For example, Petro-SA’s new 400,000 barrel per day refinery that is going to cost more than 15 billion Rand doesn’t sound like clever thinking. We should dispose of this idea very quickly and invest rather in alternative energy.

However, we must manage the shift with a great deal of patience and prudence because the transition to alternatives is complex.

Thus, in the interim, government should revisit the idea of a strategic oil reserve to withstand shocks in the oil market. After 1994, whatever strategic reserves South Africa had, were sold to pay our debts. Currently we are over reliant on the reserves of four oil multinationals, which they maintain for commercial reasons. 

Built at good prices, a national strategic oil reserve can help lower costs and be crucial during a serious oil supply crisis. 

The whole question of SASOL also needs to be reviewed. In particular, the setting of synthetic fuel costs that tag the price of crude oil. We ought to be able to blend domestic sources (if they are produced more cheaply than crude oil) with imported fuels to lower the average cost of fuel. This will help push inflation down and lower transport costs.

Consideration should also be given to a special resource tax on the fuel and mining sector that can be used to create temporary employment for the poor or support the creation of alternative livelihoods.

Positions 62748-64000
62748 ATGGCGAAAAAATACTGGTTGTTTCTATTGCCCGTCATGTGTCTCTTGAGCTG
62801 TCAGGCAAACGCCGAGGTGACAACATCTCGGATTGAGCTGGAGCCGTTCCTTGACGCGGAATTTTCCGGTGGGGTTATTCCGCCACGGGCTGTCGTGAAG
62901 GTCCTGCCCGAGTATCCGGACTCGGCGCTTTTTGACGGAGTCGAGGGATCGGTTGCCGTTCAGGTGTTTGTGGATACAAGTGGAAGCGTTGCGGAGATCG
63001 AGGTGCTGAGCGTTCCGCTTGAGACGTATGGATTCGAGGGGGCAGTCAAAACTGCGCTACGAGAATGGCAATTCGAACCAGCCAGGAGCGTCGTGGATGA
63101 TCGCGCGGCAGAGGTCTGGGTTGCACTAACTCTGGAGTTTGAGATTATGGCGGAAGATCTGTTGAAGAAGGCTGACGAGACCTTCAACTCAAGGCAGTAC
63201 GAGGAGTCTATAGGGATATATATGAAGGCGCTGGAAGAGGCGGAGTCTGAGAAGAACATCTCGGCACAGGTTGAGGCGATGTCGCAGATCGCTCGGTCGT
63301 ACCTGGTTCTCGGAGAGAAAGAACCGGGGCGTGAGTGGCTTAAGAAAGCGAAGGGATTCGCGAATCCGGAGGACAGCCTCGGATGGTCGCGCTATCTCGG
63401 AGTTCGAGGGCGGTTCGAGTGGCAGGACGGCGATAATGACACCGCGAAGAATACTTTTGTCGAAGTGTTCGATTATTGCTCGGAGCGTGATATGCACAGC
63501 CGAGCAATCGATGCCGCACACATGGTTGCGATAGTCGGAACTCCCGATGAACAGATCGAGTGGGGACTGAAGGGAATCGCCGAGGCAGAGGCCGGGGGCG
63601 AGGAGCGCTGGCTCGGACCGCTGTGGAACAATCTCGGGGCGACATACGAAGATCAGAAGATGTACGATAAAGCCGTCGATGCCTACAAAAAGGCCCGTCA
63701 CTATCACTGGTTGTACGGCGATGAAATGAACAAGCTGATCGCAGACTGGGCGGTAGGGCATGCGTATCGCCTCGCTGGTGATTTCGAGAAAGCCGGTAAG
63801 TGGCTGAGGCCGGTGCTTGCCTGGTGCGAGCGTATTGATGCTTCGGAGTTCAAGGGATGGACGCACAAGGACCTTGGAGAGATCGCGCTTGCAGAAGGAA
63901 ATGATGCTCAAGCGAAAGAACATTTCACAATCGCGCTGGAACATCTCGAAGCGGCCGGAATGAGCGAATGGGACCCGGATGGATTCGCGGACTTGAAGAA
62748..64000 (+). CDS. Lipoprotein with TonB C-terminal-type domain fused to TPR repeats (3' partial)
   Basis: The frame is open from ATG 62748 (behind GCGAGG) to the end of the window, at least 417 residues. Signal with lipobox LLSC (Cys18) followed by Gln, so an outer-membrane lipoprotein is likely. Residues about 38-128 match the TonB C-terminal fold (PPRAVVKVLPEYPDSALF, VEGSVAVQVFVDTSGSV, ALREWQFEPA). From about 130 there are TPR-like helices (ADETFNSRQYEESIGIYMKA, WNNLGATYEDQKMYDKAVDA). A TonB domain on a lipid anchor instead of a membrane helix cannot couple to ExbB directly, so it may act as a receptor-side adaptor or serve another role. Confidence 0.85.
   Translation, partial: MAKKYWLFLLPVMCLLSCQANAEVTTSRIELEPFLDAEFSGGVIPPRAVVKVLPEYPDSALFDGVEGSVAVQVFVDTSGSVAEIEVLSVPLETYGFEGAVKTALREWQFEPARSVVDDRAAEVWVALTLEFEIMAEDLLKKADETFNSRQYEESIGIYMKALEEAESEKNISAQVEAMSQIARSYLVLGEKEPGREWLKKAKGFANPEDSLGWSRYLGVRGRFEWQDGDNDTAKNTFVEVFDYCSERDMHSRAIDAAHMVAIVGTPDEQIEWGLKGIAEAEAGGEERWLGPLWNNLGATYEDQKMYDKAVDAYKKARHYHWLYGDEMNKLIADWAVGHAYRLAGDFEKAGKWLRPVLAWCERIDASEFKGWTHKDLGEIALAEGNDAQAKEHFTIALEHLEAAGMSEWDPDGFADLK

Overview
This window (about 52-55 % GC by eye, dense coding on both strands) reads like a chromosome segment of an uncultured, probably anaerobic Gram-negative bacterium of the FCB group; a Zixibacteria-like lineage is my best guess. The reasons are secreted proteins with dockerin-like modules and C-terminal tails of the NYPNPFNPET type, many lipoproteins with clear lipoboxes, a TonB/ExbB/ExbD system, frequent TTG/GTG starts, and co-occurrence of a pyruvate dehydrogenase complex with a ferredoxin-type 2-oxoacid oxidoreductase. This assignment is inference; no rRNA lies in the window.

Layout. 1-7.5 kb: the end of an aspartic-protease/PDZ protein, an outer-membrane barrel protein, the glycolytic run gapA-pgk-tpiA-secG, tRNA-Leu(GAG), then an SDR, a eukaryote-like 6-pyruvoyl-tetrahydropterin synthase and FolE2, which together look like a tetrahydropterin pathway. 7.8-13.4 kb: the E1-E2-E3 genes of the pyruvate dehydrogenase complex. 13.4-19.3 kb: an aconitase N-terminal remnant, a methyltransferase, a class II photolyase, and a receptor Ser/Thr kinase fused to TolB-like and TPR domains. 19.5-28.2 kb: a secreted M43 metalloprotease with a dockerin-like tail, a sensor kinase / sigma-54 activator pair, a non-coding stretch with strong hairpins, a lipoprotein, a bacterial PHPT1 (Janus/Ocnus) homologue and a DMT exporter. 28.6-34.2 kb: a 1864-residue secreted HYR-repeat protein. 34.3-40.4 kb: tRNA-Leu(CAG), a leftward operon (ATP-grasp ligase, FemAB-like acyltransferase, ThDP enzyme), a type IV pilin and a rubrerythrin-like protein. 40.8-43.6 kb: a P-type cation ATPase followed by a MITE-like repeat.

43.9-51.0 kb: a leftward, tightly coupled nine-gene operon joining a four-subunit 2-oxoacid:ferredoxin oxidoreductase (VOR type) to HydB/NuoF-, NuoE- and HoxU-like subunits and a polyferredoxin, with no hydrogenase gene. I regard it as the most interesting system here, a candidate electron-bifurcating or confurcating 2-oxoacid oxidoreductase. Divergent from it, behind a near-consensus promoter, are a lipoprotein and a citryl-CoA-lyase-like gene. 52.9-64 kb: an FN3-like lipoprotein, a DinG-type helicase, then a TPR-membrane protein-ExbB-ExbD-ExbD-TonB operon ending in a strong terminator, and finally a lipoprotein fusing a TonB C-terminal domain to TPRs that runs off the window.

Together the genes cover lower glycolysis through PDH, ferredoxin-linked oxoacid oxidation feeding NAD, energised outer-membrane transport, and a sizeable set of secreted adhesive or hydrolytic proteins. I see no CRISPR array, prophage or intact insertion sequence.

At the same time, South Africa needs to decisively shift away from a dependence on oil. There is no future without a radical decoupling from oil.

We should ideally shift agricultural production away from high oil dependence. Cuba offers a great example of how this can be achieved. Currently, decision makers are preoccupied with the crisis in land reform and the lack of transformation in agriculture. They need to wake up to the oil crisis that is heading our way, which will be disruptive to agriculture, the fishing industry and forestry. These are significant contributors to our GDP, holders of employment and livelihoods. 

Transport and better public transport in particular represent a crucial frontier in the battle for a sustainable future. In this regard, South Africa should concentrate her energies on providing energy efficient and cost effective public transport. Publicly subsidised transport that is electrically driven may cost more to develop now, but will lower our risk to oil price shocks and scarcity in the future. This is an area that has been underinvested in for a long time.

As past electricity blackouts have shown, the disruption of economic activity tends to be greater than the initial upfront cost of investing in alternative technology and solutions.

Oil dependence is the result of an outdated political economy. Oil is one of those strategic resources the control of which is never always in our hands.

Dealing with the oil problem in the immediate future will help us learn new capabilities as well as improve how we deal with multiple strategic risks coming our way. We should take the oil challenge for what it is: a way to build a new life for all South Africans.

Fakir is an independent writer based in Cape Town.

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16 Mar


Excellent points. we also need to seriously look at tradable energy quotas (TEQS) as a form of equitable energy rationing as well as being a form of universal basic income to combat the effect of energy scarcity on the poor.

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18 Mar


If we can consider investing R15 billion in a refinery, what is getting in the way of investing R10 billion in a plant to manufacture the Joule car, which can be exported (if we can keep our other costs competitive)?